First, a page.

Yes this is possible. Please revise the question title to "Creating System-Wide Keyboard Shortcut To Launch Applications" so further question-seekers can find this resolution easily.
Most system events can be directly handled and manipulated with Automator. Automator is highly resourceful, yet, not taken advantage of. I'll walk you through the steps to creating a system wide keyboard shortcut for opening any application, but in your case, Terminal.
Step 1 : Open Automator [located in Applications > Automator]
Step 2 : Create a New Service for your 'Document Type'
Step 3 : Before moving forward with anything else, ensure you change the input methods in the top right sidebar to where it is now capable of running without any input in a specific application. Emulate the following picture:
Step 4 : Click on the Library tab 'Utilities' > Drag and Drop the 'Launch Application' into your workflow. Select your Application, in your case, you will have to manually find it by selecting 'other'. Your screen should now resemble mine:
Step 5 : Save your Service to whatever name you want, for this instance, I went ahead and saved mine as Launch Terminal, you'll see why this is important in a minute.
Step 6 : Navigate to your System Preferences > Keyboard > 'Shortcuts' tab.
Step 7 : Click on the 'Services' tab in the left side bar and all your services will populate. Navigate to the 'General' section, and since it's a newly created service, it will automatically be turned on by default. Here is where you can set your keyboard shortcut. [THERE WILL NOT BE ONE BY DEFAULT]
Step 8 : Close your System Preferences after you set the shortcut and test it out! Voila! Magnifico!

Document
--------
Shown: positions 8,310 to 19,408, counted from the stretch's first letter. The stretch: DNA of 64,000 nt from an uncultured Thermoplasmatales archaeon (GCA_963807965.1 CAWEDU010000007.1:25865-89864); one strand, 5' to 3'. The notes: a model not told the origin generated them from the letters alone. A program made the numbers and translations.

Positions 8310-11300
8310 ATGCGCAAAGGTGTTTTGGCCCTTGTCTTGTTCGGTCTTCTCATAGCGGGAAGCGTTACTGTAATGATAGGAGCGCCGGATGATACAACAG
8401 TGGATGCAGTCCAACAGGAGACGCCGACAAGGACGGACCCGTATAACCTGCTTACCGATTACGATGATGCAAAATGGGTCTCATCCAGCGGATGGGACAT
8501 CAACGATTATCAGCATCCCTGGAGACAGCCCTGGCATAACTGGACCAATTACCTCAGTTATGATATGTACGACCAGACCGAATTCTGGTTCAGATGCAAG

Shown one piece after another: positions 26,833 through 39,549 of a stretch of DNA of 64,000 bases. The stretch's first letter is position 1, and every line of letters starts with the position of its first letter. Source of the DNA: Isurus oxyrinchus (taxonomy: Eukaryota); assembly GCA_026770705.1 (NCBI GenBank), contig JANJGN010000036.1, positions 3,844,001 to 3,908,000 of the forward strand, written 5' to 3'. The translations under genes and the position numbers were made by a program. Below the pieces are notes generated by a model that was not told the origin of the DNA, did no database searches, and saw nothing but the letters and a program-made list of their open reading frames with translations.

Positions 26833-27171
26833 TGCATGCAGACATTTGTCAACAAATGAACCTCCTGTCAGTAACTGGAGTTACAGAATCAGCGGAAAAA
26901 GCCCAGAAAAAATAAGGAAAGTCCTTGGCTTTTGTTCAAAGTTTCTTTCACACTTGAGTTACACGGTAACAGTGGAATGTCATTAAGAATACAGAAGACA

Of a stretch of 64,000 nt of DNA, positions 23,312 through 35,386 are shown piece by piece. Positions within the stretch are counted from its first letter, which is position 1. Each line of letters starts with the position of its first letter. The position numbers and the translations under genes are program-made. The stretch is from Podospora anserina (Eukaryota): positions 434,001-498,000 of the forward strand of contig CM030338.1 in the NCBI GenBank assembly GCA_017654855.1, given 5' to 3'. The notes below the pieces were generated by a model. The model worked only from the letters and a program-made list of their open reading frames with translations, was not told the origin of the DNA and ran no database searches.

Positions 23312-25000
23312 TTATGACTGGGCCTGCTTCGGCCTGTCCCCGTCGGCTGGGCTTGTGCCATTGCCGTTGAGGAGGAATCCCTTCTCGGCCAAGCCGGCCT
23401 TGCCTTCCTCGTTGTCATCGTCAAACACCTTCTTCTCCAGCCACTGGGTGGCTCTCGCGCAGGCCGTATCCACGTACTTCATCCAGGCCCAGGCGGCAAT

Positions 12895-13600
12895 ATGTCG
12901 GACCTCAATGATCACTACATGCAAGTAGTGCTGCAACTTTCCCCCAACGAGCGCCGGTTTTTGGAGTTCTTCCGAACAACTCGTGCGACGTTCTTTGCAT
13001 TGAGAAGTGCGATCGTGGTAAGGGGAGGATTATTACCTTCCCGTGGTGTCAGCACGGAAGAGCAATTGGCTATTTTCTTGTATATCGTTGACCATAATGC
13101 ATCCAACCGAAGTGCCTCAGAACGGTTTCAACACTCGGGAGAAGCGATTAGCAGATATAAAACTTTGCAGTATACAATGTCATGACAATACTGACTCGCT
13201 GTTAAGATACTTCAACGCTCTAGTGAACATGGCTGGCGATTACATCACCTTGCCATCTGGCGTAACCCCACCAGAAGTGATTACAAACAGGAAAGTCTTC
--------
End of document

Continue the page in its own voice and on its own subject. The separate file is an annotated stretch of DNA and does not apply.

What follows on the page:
There are some things to consider when selecting your shortcut:
- SHIFT+CMD+T is a widely used variable. The shortcut you set shouldn't be a keyboard shortcut used elsewhere. Since we didn't specify an input or specific application, this shortcut can be used system wide. However if an app already is hard coded to use this keyboard shortcut, yours will be overrided. Safari has the same short cut, so the Application will override your service keyboard shortcut. So use a pattern of keys not used elsewhere.
For safety I used : SHIFT+CONTROL+OPTION+CMD+T as no other applications really use that. You can use whatever you want, I just wanted to clear that up before people commented.
- Why is saving the name appropriately important?
Services populate according to the types of files you select in finder in the right click contextual menu. So for example: you select a finder menu item that is a picture and you have a service set to resize those photos, the contextual menu will populate that service in there :
As you can see the service populates in your contextual menu, that doesn't matter now since you didn't specify input or an application when creating the workflow in Yosemite, but you don't know how this will effect future OS releases.